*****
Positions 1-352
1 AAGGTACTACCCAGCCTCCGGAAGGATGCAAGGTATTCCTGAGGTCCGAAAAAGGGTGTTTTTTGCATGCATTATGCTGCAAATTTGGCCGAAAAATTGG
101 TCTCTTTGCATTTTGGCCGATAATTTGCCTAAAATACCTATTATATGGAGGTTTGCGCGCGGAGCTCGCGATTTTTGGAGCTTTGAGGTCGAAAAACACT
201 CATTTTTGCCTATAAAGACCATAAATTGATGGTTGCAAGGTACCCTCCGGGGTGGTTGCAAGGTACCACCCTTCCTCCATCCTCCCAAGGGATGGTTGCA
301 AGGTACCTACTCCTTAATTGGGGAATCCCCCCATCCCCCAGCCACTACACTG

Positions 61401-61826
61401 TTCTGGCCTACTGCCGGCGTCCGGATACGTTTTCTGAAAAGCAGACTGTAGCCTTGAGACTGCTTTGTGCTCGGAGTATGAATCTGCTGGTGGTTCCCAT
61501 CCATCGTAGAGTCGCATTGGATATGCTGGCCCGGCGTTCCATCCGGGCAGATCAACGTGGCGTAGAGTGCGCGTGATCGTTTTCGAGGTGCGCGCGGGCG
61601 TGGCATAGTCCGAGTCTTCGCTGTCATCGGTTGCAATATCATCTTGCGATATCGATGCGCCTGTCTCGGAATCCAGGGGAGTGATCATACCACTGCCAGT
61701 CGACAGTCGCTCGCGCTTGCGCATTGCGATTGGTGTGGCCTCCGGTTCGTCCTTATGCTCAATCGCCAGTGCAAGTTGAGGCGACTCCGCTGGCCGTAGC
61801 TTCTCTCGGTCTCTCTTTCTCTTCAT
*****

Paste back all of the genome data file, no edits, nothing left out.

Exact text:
Positions 1-352
1 AAGGTACTACCCAGCCTCCGGAAGGATGCAAGGTATTCCTGAGGTCCGAAAAAGGGTGTTTTTTGCATGCATTATGCTGCAAATTTGGCCGAAAAATTGG
101 TCTCTTTGCATTTTGGCCGATAATTTGCCTAAAATACCTATTATATGGAGGTTTGCGCGCGGAGCTCGCGATTTTTGGAGCTTTGAGGTCGAAAAACACT
201 CATTTTTGCCTATAAAGACCATAAATTGATGGTTGCAAGGTACCCTCCGGGGTGGTTGCAAGGTACCACCCTTCCTCCATCCTCCCAAGGGATGGTTGCA
301 AGGTACCTACTCCTTAATTGGGGAATCCCCCCATCCCCCAGCCACTACACTG

Positions 61401-61826
61401 TTCTGGCCTACTGCCGGCGTCCGGATACGTTTTCTGAAAAGCAGACTGTAGCCTTGAGACTGCTTTGTGCTCGGAGTATGAATCTGCTGGTGGTTCCCAT
61501 CCATCGTAGAGTCGCATTGGATATGCTGGCCCGGCGTTCCATCCGGGCAGATCAACGTGGCGTAGAGTGCGCGTGATCGTTTTCGAGGTGCGCGCGGGCG
61601 TGGCATAGTCCGAGTCTTCGCTGTCATCGGTTGCAATATCATCTTGCGATATCGATGCGCCTGTCTCGGAATCCAGGGGAGTGATCATACCACTGCCAGT
61701 CGACAGTCGCTCGCGCTTGCGCATTGCGATTGGTGTGGCCTCCGGTTCGTCCTTATGCTCAATCGCCAGTGCAAGTTGAGGCGACTCCGCTGGCCGTAGC
61801 TTCTCTCGGTCTCTCTTTCTCTTCAT